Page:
Switching to #!

I recently got fed up with Ubuntu after switching from 10.10 to 11.10, as Unity rubbed me in a very bad way. Also, my netbook got slower, some personal modifications to my install got lost, and I couldn't figure out how to change settings to my liking ... and I saw Cancer kick a dog.

My first consideration was to migrate to xubuntu or kubuntu, but I couldn't quite figure out how to do that properly (it might be as simple as installing xubuntu-desktop or xfce4) in a clean way, so in the end I opted for installing #! (crunchbang) from scratch on my Lenovo S10-3s.

The setup itself is pretty easy using the graphical install tool from the live cd, with only one non sequitur: I opted for an encrypted LVM setup and wanted to keep /home on a separate partition. However, I still use the rest of the system for things (including databases and such) so I wanted to keep / and /home at about the same sizes. The #! install tool doesn't see things the same way and allocated 10GB for / and 240GB for /home. Not in itself a problem (though I don't why it's determined to make the decision for me instead of asking me) however the GUI tool then made it nigh impossible for me to make the setup I wanted. In fact, I didn't get the setup I wanted for the only way I could see to make it happen would be to go through the manual partition setup - which I didn't fancy at the time (too big a chance to screw up). In effect it forced me onto a one-partition setup - and that's silly.

Other than that the install went flawlessly. My version of #! is Statler and most things in it work out of the box on my S10-3s. There are a couple of things that I needed to do, to get things perfect.


The Broadcom Corporation BCM4313 isn't properly recognized by the installed drivers, so in order to get wifi working I needed to install firmware-brcm80211. After that it seemed to work fine, although it still had a problem of the wireless network not being enabled upon startup. This was fixed with a startup script in /etc/rc.local - basically it just does

# in /etc/rc.local
/usr/bin/nmcli nm wifi on

As NetworkManager is handling my wireless card anyway and it just needs to be told to switch wireless on, this is all that's needed to have wireless running after bootup.

I came across another problem though: on connecting to wireless networks, if a connection was not made, the computer would freeze. Mouse was still working but the desktop was non-responsive. In order to solve this, I updated the wireless network card to the firmware drivers of testing as well.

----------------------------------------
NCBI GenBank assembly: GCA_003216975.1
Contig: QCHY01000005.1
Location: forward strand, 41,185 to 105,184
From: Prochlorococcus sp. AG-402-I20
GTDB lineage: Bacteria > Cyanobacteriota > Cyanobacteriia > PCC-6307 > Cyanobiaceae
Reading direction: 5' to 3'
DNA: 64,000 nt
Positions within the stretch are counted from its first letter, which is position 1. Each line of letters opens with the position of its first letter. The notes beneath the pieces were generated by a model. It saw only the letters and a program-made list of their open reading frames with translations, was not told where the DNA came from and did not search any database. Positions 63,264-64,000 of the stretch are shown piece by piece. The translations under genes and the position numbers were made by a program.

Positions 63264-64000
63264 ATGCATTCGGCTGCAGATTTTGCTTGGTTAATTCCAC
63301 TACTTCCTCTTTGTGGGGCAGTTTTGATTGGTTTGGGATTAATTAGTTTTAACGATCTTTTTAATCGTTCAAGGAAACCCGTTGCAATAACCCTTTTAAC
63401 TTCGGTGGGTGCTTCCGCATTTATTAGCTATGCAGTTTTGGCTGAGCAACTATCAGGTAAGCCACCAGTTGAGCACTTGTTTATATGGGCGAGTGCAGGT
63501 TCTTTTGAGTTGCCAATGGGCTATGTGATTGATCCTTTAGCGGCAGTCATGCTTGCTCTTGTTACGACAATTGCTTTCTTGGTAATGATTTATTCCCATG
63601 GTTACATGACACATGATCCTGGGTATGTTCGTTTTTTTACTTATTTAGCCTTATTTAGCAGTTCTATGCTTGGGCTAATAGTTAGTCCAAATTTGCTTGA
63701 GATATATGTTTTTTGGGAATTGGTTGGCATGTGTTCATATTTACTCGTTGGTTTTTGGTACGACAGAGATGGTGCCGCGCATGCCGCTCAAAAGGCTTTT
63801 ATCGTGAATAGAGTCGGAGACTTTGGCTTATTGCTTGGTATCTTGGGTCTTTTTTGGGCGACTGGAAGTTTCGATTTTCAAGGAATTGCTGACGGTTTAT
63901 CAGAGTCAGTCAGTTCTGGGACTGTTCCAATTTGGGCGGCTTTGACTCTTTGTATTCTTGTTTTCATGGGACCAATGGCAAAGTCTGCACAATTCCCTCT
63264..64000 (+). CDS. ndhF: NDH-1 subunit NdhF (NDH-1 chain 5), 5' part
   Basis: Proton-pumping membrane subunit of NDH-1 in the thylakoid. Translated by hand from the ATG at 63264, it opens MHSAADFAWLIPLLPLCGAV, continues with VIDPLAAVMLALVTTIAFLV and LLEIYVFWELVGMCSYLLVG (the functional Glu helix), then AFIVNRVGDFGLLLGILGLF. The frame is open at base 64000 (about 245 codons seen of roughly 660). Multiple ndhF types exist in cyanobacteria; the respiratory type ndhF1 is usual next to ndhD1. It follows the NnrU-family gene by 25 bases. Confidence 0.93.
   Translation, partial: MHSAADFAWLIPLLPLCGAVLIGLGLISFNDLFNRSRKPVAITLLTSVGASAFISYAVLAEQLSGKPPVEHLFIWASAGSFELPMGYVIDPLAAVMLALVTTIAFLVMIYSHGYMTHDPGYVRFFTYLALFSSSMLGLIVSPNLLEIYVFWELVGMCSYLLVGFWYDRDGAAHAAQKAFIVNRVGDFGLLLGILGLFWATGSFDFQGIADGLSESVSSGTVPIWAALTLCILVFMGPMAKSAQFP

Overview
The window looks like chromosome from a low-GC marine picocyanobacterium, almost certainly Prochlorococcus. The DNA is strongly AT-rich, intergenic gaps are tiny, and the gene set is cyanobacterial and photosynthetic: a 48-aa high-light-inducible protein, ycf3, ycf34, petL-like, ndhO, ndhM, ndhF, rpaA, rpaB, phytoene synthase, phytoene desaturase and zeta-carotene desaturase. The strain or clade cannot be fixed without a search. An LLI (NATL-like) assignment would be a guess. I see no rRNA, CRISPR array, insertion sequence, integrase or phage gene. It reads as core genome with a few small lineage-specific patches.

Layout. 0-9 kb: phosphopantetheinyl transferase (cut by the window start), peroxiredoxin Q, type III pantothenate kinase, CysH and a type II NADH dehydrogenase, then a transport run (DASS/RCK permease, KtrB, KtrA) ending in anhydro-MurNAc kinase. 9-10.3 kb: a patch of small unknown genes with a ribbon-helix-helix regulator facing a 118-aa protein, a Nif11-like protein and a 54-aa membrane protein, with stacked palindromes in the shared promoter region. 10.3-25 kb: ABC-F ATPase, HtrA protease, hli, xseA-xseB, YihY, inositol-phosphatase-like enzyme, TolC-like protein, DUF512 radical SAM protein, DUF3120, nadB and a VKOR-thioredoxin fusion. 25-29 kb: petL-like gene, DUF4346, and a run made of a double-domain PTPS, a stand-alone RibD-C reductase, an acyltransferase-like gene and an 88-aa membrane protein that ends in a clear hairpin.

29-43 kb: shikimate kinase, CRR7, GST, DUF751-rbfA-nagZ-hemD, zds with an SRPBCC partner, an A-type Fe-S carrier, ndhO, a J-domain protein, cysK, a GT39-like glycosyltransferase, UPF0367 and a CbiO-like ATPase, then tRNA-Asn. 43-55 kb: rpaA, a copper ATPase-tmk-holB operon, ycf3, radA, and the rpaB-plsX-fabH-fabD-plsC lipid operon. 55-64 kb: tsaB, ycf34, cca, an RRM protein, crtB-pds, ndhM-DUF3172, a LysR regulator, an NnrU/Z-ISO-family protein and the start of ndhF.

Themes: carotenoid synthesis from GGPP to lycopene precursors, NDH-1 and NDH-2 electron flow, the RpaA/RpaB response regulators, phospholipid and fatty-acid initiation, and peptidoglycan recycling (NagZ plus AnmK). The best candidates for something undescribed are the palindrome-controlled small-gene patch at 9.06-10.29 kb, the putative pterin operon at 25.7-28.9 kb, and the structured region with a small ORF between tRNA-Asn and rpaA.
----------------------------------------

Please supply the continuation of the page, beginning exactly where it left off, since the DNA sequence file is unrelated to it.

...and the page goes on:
sudo apt-get install -t testing firmware-brcm-80211


The synaptics touchpad of the S10-3s only allowed left clicking (not through the actual button though) and scrolling - no right click. This was fixed by adding Debian testing sources and pinning the kernel to testing - which currently means version After installing this and rebooting, the touchpad worked just fine.


After install I had a small problem with the sound, in that when I attached headphones the sound would still play through the normal speakers. This issue was fixed by adding a line to /etc/modprobe.d/alsa-base.conf

# in /etc/modprobe.d/alsa-base.conf
options snd-hda-intel model=thinkpad

After adding this and rebooting, sound would play as intended - either through headphones or the normal speakers. However, #! comes with a rather annoying use of the system speaker to make a bell sound. To turn this off, you can use the script found at Dandekar's. The most important parts are (I believe):

# in /etc/modprobe.d/alsa-base-blacklist.conf
blacklist pcspkr

# in ~/.config/openbox/autostart.sh
xset b off &

You'll essentially blacklist the driver for the pc-speaker and stop X from making the bell sound.


Getting #! to run on my Lenovo S10-3s was not as easy as getting ubuntu to run on it (although I had a couple of problems first time round there too). However, it hasn't taken me long to make things work and the list of things to fix is pretty small - the biggest issue being the wireless card.

Overall my system seems faster and leaner - even though I used the #! welcome script to install a ton of package right after install. I'm definitely looking forward to getting into #! - so far there's nothing I dislike but a lot of things I'm pretty happy about, such as the lack of Unity.